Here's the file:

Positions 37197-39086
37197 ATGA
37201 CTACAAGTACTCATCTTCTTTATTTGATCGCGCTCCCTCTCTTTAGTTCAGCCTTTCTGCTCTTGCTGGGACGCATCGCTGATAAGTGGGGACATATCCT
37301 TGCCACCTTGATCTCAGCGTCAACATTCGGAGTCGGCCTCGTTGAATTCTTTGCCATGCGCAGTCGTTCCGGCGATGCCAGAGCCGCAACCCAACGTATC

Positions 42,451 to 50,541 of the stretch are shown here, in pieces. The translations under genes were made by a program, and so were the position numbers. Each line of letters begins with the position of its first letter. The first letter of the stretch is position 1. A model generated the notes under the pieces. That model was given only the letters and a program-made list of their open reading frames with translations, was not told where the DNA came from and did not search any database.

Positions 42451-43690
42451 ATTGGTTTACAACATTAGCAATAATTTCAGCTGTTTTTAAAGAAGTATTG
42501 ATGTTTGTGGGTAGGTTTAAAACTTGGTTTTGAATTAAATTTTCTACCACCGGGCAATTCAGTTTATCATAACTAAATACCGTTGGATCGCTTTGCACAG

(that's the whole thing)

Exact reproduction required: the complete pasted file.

Positions 37197-39086
37197 ATGA
37201 CTACAAGTACTCATCTTCTTTATTTGATCGCGCTCCCTCTCTTTAGTTCAGCCTTTCTGCTCTTGCTGGGACGCATCGCTGATAAGTGGGGACATATCCT
37301 TGCCACCTTGATCTCAGCGTCAACATTCGGAGTCGGCCTCGTTGAATTCTTTGCCATGCGCAGTCGTTCCGGCGATGCCAGAGCCGCAACCCAACGTATC

Positions 42,451 to 50,541 of the stretch are shown here, in pieces. The translations under genes were made by a program, and so were the position numbers. Each line of letters begins with the position of its first letter. The first letter of the stretch is position 1. A model generated the notes under the pieces. That model was given only the letters and a program-made list of their open reading frames with translations, was not told where the DNA came from and did not search any database.

Positions 42451-43690
42451 ATTGGTTTACAACATTAGCAATAATTTCAGCTGTTTTTAAAGAAGTATTG
42501 ATGTTTGTGGGTAGGTTTAAAACTTGGTTTTGAATTAAATTTTCTACCACCGGGCAATTCAGTTTATCATAACTAAATACCGTTGGATCGCTTTGCACAG